As far as brutal winters go, North Carolina tends to have it better than some of our northern neighbors. Still, we are no stranger to snow and ice, and this can create serious problems when motorists aren’t used to driving in these conditions and they fail to slow down.
Those who work on the roads in particular face hazards.
Case in point was a crash that recently injured a fellow motorist as well as a worker for the state department of transportation on a snowy highway exit ramp in Illinois.
According to news reports of the accident, it started with a one-vehicle crash in which the driver of a small passenger vehicle lost control on the ramp and slid into a ditch. The driver, 39, called for a tow truck to help him pull his car out.
The towing company arrived, as did the Illinois State Police and a worker from the Illinois Department of Transportation. The latter two were on site to help control traffic along the exit ramp while the tow truck was pulling the vehicle out from the ditch.
The job was almost finished. The DOT worker and the errant driver were standing on the shoulder waiting when suddenly, a second driver came speeding up the ramp. Officials say the 21-year-old driver was traveling too fast, and she lost control of her vehicle as she rounded a curve. As she swerved, she struck both the motorist standing outside of his vehicle, as well as the 52-year-old department of transportation worker.
Both men suffered serious injuries and had to be rushed to the hospital.
The woman was cited for failure to reduce speed and avoid a crash, and investigators say whether and speed were factors. One official said anytime there is snow or ice on the road, 9 out of 10 crashes are “clearly caused” by drivers going too fast for the conditions.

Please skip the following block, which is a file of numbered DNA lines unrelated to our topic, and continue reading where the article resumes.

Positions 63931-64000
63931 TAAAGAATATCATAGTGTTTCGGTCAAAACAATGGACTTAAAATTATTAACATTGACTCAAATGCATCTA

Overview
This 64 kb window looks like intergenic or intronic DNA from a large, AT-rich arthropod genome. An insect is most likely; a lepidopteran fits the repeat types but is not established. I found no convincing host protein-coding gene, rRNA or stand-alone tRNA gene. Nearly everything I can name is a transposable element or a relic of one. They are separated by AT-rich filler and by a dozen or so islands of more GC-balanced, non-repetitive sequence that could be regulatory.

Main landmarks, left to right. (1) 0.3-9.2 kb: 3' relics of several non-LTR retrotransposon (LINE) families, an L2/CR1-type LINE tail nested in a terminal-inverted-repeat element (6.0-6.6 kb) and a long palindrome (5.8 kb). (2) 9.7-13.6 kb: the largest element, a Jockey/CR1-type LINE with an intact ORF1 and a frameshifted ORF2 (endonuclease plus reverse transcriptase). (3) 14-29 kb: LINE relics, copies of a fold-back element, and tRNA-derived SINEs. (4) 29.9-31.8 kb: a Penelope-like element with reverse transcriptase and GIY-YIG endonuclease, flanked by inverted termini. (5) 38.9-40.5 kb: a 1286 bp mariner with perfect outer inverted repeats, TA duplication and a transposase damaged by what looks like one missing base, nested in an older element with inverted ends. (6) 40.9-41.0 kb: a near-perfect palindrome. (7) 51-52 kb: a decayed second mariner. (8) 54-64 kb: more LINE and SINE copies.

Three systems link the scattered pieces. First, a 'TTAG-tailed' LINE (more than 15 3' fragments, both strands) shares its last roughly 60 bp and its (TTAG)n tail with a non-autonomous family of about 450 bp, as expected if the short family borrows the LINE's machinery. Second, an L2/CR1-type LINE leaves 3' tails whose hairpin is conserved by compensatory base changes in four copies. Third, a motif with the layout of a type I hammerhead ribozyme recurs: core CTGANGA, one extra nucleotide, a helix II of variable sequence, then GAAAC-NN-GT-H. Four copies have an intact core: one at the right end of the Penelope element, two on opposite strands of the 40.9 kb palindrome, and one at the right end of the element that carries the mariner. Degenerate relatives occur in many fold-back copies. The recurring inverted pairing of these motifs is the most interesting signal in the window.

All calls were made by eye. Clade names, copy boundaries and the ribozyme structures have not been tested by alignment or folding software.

People need to slow down so they have ample time to brake so that if you do need to stop unexpectedly, you won’t find yourself sliding all over the road or into the vehicle – or worker – in front of you.
Workers in these situations have a few options.
First, they may pursue workers’ compensation coverage. This was an injury that, although caused by someone else, clearly occurred in the course and scope of the DOT worker’s employment. He was on the clock and would not have been at the site but for the fact that he was working.
There is also the strong possibility the worker may pursue damages from the second driver. This is known in workers’ compensation law as “third party liability.” It means even though the work injury is compensable – and you collect compensation from your employer – you also have the option of holding accountable unrelated third parties.
Workers should be mindful, though that in some cases, your workers’ compensation insurer may be able to stake a claim to part of those damages, in the event you win. That’s because you can’t obtain double recovery. So if your workers’ compensation coverage already covered your medical bills, you can’t collect on that again through the third party. But, the third-party could be made to pay that amount.
If you have been injured at work, contact the Lee Law Offices at 800-887-1965.
IDOT worker injured while responding to crash, Feb. 11, 2016, www.ksdk.com
More Blog Entries:
Top Workers’ Compensation Issues in 2016, Feb. 7, 2016, Asheville Workers’ Compensation Lawyer Blog